All remaining disputes involve the DHS's reliance on Exemption 5 and Exemption 7(E) of FOIA. 5 U.S.C. §§ 552(b)(5), 552(b)(7)(E). The DHS asserts that all of the redacted contents challenged by IRAP fall within Exemption 7(E), and that some contents separately fall within Exemption 5.

         1. Exemption 5.

         Exemption 5 creates a “deliberative process privilege” for intra-agency memoranda and letters “that would not be available by law to a party other than an agency in litigation with the agency . . . .” Id. § 552(b)(5). “To qualify, a document must thus satisfy two conditions: its source must be a Government agency, and it must fall within the ambit of a privilege against discovery under judicial standards that would govern litigation against the agency that holds it.” Dep't of Interior v. Klamath Water Users Protective Ass'n, 532 U.S. 1, 8 (2001).

         Any document falling within Exemption 5 must be both “predecisional” and “deliberative.” A document is predecisional when it is “‘prepared in order to assist an agency decisionmaker in arriving at his decision.'” Hopkins v. U.S. Dep't of Hous. & Urban Dev., 929 F.2d 81, 84 (2d Cir. 1991) (quoting Renegotiation Bd. v. Grumman Aircraft Eng'g Corp., 421 U.S. 168, 184 (1975)). A document is deliberative when it is “‘actually . . . related to the process by which policies are formulated.'” Id. (quoting Jordan v. United States Dep't of Justice, 591 F.2d 753, 774 (D.C. Cir. 1978) (en banc)). “The deliberative process privilege rests on the obvious realization that officials will not communicate candidly among themselves if each remark is a potential item of discovery and front page news, and its object is to enhance the quality of agency decisions by protecting open and frank discussion among those who make them within the Government.” Klamath, 532 U.S. at 8-9 (quotation marks and internal citation omitted).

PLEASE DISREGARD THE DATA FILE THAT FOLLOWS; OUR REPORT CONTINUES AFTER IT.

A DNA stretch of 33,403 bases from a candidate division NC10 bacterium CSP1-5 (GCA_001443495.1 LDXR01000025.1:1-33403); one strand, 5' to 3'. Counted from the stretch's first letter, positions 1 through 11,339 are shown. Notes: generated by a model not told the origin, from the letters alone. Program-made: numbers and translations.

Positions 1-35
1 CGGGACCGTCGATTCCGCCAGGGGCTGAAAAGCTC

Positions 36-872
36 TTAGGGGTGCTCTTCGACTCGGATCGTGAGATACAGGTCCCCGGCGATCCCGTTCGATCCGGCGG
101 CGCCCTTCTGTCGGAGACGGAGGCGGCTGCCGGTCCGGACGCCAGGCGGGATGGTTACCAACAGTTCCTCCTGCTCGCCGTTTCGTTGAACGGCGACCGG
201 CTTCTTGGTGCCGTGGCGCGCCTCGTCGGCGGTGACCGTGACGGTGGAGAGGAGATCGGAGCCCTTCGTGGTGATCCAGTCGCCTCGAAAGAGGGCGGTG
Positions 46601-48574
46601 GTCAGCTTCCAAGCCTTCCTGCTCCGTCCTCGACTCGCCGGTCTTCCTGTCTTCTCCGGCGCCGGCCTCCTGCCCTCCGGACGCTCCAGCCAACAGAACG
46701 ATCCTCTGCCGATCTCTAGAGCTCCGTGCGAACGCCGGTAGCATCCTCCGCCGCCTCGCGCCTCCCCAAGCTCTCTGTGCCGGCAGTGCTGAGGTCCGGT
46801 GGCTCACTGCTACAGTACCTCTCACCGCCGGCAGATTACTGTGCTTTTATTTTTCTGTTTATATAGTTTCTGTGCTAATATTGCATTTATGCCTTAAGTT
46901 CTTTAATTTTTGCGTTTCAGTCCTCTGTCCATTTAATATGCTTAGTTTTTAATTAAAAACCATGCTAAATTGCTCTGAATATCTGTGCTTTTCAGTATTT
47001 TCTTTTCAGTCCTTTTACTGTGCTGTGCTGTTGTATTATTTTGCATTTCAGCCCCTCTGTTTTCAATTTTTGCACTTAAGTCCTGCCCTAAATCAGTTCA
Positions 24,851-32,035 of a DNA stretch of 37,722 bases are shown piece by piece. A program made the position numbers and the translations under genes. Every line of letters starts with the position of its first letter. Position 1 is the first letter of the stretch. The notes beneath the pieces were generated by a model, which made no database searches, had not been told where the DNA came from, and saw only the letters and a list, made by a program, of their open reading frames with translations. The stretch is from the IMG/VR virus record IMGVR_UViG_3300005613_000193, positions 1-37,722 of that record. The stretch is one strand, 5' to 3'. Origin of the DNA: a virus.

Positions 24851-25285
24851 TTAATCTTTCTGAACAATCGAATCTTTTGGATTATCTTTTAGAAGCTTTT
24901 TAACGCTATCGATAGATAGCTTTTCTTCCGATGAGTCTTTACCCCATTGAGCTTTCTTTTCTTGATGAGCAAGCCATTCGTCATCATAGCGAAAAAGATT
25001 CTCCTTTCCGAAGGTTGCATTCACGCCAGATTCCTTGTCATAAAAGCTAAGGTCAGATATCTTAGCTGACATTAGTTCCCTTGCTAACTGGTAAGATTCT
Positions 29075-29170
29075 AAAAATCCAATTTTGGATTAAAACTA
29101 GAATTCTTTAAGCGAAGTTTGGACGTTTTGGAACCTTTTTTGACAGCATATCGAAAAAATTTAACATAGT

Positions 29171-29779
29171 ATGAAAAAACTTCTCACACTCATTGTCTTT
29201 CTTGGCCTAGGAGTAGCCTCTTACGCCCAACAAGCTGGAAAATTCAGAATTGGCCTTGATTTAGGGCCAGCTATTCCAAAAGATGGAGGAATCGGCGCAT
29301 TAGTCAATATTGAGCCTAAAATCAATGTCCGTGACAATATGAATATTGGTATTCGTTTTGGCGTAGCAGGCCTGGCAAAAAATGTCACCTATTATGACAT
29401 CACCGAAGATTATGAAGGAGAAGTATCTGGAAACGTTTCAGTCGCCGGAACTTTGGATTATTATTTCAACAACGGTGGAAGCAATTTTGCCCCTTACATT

Exemption 5 “protects ‘recommendations, draft documents, proposals, suggestions, and other subjective documents which reflect the personal opinions of the writer rather than the policy of the agency.'” Grand Cent. P'ship, Inc. v. Cuomo, 166 F.3d 473, 482 (2d Cir. 1999) (quoting Ethyl Corp. v. Environmental Protection Agency, 25 F.3d 1241, 1248 (4th Cir. 1994)). In the context of agency adjudication, this exemption may apply to “an agent's analysis of a particular . . . case” and internally “recommended ...


Buy This Entire Record For $7.95

Download the entire decision to receive the complete text, official citation,
docket number, dissents and concurrences, and footnotes for this case.

Learn more about what you receive with purchase of this case.